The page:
Statement by Senator Barack Obama on Armenian Independence Day
On this day, September 21, Armenians and friends of Armenia everywhere celebrate the independence of the Republic of Armenia, and I extend my warmest and best wishes on this happy occasion. Throughout their long history, a spirit of independence, self-reliance, and survival defines the Armenian people. After centuries of living in the Persian, Russian, and Turkish empires, Armenians first achieved their modern independence in 1918 and regained it after 70 years of Soviet rule in 1991. Their struggle continues, but in the years of renewed independence they have been able to guide their own destiny through years of war and economic dislocation. Even in the face of genocide, the pain of the past has not defeated the Armenians, either in Armenia or the far-flung diaspora.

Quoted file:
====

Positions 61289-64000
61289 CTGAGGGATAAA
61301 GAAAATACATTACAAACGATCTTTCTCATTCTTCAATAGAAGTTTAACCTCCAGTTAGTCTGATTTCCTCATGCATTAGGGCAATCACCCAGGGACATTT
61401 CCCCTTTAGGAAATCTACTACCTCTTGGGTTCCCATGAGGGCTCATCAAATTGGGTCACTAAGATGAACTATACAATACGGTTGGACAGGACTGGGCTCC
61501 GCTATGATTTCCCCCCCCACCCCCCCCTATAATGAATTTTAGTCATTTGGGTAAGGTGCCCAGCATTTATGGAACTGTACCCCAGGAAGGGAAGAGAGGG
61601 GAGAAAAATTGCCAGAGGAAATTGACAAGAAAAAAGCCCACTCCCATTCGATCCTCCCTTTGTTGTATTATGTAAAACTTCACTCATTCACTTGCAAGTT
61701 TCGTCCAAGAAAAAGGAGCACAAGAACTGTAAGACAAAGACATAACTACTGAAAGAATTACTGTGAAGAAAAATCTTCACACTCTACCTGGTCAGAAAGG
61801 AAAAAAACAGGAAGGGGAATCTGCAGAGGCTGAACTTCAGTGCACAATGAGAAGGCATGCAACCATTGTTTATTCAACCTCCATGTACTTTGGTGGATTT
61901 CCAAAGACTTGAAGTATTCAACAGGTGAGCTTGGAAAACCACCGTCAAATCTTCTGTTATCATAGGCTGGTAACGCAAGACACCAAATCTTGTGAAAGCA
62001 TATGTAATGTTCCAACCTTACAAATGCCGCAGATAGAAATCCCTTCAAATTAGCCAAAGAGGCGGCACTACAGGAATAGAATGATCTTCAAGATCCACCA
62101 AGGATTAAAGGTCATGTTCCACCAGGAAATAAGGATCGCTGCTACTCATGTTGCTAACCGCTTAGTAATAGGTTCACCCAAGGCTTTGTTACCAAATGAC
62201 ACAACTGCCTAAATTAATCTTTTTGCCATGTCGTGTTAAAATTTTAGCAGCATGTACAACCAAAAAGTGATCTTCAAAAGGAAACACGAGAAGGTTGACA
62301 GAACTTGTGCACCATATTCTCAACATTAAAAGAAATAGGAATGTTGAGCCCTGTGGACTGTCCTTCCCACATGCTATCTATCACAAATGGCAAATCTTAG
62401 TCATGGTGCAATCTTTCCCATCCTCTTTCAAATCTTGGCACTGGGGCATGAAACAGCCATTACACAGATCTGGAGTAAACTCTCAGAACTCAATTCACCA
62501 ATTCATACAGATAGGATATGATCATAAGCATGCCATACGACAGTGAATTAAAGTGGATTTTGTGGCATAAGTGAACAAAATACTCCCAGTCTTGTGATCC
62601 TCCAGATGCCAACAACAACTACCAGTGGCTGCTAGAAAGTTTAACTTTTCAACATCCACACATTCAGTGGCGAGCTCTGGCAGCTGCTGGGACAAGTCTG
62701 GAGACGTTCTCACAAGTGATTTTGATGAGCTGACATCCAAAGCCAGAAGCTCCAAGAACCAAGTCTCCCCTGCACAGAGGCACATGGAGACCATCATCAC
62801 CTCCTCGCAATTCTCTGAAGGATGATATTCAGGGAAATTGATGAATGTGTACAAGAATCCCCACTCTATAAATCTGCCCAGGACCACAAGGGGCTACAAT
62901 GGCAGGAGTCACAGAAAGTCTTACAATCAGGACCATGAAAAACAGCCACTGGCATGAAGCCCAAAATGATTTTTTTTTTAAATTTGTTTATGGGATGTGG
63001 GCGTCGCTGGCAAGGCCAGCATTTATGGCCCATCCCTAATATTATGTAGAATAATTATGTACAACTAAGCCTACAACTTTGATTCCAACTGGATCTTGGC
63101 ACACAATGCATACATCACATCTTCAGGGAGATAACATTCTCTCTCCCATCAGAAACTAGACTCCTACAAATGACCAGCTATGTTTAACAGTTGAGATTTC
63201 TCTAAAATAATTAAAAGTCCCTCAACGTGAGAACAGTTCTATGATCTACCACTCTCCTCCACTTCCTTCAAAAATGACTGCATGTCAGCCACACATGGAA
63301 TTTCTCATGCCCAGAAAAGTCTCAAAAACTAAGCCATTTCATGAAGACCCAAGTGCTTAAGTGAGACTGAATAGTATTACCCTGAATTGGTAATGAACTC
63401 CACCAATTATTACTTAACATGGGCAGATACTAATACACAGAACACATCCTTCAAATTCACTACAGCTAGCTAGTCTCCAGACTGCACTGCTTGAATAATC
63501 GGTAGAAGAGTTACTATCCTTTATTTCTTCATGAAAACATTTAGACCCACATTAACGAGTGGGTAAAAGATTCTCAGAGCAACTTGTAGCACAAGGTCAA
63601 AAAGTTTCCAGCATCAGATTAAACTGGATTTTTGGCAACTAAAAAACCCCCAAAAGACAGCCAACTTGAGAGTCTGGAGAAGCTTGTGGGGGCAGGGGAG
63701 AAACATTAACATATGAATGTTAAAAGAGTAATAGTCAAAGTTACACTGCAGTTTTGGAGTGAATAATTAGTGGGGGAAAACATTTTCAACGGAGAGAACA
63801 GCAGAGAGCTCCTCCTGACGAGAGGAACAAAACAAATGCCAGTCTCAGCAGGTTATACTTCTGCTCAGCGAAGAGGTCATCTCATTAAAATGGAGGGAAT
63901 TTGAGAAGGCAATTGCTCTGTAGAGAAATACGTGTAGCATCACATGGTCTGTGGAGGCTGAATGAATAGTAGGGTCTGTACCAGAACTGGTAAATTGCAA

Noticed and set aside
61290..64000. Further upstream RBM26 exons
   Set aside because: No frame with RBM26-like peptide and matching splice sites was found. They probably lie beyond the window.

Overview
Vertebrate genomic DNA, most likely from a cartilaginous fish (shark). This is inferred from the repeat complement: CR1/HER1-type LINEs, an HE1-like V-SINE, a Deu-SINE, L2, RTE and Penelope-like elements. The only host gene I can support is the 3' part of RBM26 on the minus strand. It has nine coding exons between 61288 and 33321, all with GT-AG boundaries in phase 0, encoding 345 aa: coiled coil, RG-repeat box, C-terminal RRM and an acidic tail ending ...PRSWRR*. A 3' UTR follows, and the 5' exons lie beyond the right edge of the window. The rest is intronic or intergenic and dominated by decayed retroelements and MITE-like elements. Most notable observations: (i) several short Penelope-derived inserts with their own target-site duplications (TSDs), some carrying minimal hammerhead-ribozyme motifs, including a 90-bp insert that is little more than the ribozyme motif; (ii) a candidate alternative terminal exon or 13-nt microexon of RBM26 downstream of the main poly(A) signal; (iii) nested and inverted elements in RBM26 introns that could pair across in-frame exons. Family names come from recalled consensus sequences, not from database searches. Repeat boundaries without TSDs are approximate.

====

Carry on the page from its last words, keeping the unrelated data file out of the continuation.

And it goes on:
America has benefited tremendously from the vigor and talents of the Armenian people. Armenian-Americans have made enormous contributions to American life - to our arts and academia, to business, science, and politics - while still maintaining strong ties to their ancestral home.
Recent events in the Caucasus region remind us of both the importance of rededicating ourselves to peace, and the possibility of progress even where there is a long history of alienation. The conflict in Georgia shows the danger that lurks when rising tensions are ignored and the United States pursues a diplomatic strategy of neglect. But in recent days we have also seen the hopeful step - taken by the Presidents of Turkey and Armenia -- to restart dialogue that could, in time, bring a welcome normalization of relations and offer Armenia more diversified opportunities for trade, transport, and energy supplies. American policy must build on this step, to ensure that Armenia enjoys a future not merely of independence but of partnership and cooperation with the U.S. and its allies.